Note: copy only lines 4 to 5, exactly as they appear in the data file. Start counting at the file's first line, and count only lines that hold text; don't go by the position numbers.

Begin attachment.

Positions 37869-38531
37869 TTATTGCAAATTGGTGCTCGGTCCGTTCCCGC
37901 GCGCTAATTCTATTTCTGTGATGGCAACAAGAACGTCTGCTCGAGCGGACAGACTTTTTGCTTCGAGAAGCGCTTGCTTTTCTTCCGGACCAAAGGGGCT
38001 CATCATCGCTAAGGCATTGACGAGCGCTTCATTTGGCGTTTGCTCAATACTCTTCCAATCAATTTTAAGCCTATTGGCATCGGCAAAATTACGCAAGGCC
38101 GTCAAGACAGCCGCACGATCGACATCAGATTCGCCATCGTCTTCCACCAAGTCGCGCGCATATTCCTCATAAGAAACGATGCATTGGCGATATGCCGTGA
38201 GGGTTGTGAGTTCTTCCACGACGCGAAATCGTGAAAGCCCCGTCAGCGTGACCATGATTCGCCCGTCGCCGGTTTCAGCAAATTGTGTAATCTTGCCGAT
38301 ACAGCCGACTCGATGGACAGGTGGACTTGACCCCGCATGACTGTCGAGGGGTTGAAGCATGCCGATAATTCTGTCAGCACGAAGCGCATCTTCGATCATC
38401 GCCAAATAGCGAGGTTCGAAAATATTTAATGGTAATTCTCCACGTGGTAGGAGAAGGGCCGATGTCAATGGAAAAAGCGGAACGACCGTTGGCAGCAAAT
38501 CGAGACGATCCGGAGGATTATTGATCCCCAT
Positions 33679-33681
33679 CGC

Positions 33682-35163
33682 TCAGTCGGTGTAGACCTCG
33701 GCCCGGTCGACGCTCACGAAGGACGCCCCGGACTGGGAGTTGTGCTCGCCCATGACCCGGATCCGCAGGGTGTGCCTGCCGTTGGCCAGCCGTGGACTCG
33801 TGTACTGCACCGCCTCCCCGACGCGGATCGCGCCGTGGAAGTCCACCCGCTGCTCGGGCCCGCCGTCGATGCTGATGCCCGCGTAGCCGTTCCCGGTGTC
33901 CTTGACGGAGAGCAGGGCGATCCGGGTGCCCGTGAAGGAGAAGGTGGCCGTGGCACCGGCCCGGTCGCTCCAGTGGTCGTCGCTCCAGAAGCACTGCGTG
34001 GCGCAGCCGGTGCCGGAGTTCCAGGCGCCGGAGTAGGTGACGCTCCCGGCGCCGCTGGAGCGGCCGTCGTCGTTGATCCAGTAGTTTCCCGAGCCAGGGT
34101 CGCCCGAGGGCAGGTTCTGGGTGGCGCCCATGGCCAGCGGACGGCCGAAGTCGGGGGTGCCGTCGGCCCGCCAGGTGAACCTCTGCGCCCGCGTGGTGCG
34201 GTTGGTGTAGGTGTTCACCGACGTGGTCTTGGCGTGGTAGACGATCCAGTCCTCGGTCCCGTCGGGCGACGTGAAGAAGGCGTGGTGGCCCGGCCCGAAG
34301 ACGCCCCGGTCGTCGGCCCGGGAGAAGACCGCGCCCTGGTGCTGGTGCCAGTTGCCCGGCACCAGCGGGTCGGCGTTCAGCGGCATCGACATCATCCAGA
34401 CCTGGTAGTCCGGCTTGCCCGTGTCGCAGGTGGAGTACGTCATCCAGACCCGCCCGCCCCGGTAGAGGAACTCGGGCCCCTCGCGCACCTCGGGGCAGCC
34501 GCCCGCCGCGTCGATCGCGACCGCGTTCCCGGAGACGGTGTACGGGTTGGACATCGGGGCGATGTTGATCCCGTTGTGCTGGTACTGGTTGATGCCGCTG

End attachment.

38001 CATCATCGCTAAGGCATTGACGAGCGCTTCATTTGGCGTTTGCTCAATACTCTTCCAATCAATTTTAAGCCTATTGGCATCGGCAAAATTACGCAAGGCC
38101 GTCAAGACAGCCGCACGATCGACATCAGATTCGCCATCGTCTTCCACCAAGTCGCGCGCATATTCCTCATAAGAAACGATGCATTGGCGATATGCCGTGA